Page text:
Poultry farming in South Africa is becoming increasingly popular, with many people flocking to start their own operations. However, most of them do not know how to get their business off the ground and ensure its sustainability. Vutivi News spoke with poultry farmer and poultry expert, Sifiso Tshonaphi, on the first steps one should take if they are interested in chicken farming.
“The first thing prospective farmers should do is do some research,” he explained. “If they have internet access, they can always read articles and watch YouTube videos that teach people how to raise chickens. “If they don’t have internet access, they can download a document called the Broiler Manual, which gives them step-by-step instructions on how to grow a chicken from day one to the slaughter,” he said.
Tshonaphi, who worked for major poultry brand Rainbow Chicken for years before establishing his own business, said that prospective farmers could also learn from existing farmers. “They can also consult other farmers around their area, spend time with them and see how they run their farms,” he pointed out.
“They can attend one or two-day short poultry courses, which will help them interact with farmers and get inside information on the poultry sector and trends behind raising chickens.” This, according to Tshonaphi, counted as practical experience, which was essential. “Sometimes there is a difference between reading and learning by experience,” he noted.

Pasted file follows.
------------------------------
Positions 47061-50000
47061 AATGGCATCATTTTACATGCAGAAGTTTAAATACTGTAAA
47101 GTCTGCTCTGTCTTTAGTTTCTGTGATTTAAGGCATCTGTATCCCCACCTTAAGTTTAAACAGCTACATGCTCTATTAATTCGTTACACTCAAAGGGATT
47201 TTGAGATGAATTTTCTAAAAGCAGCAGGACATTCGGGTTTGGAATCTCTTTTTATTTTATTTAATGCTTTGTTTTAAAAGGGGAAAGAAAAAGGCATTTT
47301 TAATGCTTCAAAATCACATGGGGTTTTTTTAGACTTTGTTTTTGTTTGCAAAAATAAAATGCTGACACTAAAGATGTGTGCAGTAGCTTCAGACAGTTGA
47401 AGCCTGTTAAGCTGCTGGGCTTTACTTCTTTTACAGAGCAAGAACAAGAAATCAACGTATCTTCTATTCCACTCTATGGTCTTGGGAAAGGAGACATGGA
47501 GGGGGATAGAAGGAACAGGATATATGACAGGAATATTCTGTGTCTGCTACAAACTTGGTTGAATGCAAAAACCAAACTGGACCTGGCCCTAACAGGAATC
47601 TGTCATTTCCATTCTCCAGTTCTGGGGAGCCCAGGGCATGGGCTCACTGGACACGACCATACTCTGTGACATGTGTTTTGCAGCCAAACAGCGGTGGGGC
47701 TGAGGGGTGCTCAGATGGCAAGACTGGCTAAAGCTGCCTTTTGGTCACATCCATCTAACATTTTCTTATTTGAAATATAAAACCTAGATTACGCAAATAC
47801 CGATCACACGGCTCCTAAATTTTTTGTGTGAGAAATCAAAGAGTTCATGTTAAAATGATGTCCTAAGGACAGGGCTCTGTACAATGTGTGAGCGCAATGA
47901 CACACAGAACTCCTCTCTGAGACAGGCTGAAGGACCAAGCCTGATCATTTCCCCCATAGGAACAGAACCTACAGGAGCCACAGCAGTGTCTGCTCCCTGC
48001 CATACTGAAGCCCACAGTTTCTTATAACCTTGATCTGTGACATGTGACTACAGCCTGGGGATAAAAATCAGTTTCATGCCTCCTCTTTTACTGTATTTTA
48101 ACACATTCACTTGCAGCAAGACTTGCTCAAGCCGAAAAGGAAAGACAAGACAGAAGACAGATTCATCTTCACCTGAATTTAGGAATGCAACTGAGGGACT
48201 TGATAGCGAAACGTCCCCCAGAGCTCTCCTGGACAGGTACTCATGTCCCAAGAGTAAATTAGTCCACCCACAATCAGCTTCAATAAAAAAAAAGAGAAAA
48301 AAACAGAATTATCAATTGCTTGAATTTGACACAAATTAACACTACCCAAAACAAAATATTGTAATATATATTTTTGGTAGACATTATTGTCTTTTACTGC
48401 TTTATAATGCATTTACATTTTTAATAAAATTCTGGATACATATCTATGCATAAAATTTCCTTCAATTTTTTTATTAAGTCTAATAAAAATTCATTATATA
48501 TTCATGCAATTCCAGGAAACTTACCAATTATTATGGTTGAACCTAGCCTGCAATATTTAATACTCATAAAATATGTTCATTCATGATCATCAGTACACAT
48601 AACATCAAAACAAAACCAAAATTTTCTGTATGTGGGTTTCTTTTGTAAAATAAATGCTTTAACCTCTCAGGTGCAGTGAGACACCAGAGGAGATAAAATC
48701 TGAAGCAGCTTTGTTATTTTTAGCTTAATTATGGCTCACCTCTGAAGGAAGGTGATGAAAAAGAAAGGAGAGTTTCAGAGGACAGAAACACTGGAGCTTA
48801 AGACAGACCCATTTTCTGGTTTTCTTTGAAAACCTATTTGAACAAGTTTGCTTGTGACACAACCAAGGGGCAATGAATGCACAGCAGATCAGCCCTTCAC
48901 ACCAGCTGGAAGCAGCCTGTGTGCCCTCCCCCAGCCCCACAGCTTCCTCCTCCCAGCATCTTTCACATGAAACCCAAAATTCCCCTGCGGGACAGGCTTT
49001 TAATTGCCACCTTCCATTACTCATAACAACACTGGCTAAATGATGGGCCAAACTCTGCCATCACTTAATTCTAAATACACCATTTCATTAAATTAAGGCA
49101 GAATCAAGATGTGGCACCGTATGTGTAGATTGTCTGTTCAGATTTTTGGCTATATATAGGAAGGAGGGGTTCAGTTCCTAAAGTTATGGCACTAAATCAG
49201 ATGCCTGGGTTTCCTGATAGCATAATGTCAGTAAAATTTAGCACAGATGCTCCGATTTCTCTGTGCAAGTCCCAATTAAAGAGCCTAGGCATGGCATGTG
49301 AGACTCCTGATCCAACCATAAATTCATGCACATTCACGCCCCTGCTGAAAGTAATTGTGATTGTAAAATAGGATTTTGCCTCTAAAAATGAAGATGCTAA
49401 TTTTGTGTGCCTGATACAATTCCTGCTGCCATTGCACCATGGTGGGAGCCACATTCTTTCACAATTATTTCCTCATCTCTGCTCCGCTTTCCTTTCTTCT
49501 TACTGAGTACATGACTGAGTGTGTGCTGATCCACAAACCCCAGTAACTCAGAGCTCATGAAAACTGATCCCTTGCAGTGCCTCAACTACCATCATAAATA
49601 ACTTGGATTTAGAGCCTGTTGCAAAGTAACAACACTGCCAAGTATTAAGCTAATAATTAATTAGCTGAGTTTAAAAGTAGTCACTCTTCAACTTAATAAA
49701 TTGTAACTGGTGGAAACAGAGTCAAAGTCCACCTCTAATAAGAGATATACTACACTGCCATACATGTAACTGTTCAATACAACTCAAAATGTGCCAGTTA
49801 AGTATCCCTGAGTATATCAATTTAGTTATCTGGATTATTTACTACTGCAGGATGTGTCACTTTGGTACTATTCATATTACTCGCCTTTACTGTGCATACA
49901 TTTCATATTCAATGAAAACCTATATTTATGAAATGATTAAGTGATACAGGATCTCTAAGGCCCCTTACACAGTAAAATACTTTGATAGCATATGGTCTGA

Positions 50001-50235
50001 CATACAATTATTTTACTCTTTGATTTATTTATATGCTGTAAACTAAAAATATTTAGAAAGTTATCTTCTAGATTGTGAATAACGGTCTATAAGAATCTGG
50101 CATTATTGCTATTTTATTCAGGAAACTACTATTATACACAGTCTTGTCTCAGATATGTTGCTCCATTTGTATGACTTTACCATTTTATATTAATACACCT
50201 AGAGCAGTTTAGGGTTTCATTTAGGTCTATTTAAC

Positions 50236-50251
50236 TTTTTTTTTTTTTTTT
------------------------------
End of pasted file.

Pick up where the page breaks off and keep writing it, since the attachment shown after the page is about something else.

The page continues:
Tshonaphi also said that prospective farmers should know the difference between broiler and layer chickens. Broiler chickens are grown for meat consumption and layers are grown to lay eggs. “Broilers can grow until 42 days before they are sold, and layers can be reared for up to 100 weeks, as they start laying eggs when they are 19 or 20 weeks old.”
Tshonaphi also advised that the structure a farmer used was properly insulated, ventilated and roofed. “One needs not to start with a fancy chicken house, as long as they have a roof which will prevent water from affecting the chickens,” he explained. Poultry farming came with the risk of diseases, which could be contracted through the air, rats, vehicles or humans.
“It is, therefore, very important for them to vaccinate their chickens and make sure to treat them when sick,” Tshonapi said. “Farmers must also control the bacteria that goes into the farm, and this can be done by disinfecting whoever enters or leaves the chicken house.”
The poultry industry has been identified by the Agriculture, Land Reform and Rural Development as an industry with growth opportunities for new entrepreneurs and small-scale farmers. But a virtual poultry masterclass attended by the department last year heard that for those who wanted to start a profitable business, between R20,000 and R50,000 was needed depending on the size of the business.